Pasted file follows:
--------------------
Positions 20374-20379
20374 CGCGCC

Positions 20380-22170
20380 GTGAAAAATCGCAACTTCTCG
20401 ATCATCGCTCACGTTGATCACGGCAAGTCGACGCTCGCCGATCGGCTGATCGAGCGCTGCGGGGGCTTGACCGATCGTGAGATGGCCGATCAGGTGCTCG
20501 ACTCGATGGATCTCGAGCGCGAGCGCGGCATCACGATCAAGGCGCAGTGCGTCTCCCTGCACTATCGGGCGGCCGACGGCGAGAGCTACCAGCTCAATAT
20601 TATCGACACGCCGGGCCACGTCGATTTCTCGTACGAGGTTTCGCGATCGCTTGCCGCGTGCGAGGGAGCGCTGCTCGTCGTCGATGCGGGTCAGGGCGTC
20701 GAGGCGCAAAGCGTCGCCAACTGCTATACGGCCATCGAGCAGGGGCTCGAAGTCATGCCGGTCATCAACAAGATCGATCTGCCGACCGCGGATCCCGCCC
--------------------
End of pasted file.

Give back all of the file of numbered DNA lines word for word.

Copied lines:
Positions 20374-20379
20374 CGCGCC

Positions 20380-22170
20380 GTGAAAAATCGCAACTTCTCG
20401 ATCATCGCTCACGTTGATCACGGCAAGTCGACGCTCGCCGATCGGCTGATCGAGCGCTGCGGGGGCTTGACCGATCGTGAGATGGCCGATCAGGTGCTCG
20501 ACTCGATGGATCTCGAGCGCGAGCGCGGCATCACGATCAAGGCGCAGTGCGTCTCCCTGCACTATCGGGCGGCCGACGGCGAGAGCTACCAGCTCAATAT
20601 TATCGACACGCCGGGCCACGTCGATTTCTCGTACGAGGTTTCGCGATCGCTTGCCGCGTGCGAGGGAGCGCTGCTCGTCGTCGATGCGGGTCAGGGCGTC
20701 GAGGCGCAAAGCGTCGCCAACTGCTATACGGCCATCGAGCAGGGGCTCGAAGTCATGCCGGTCATCAACAAGATCGATCTGCCGACCGCGGATCCCGCCC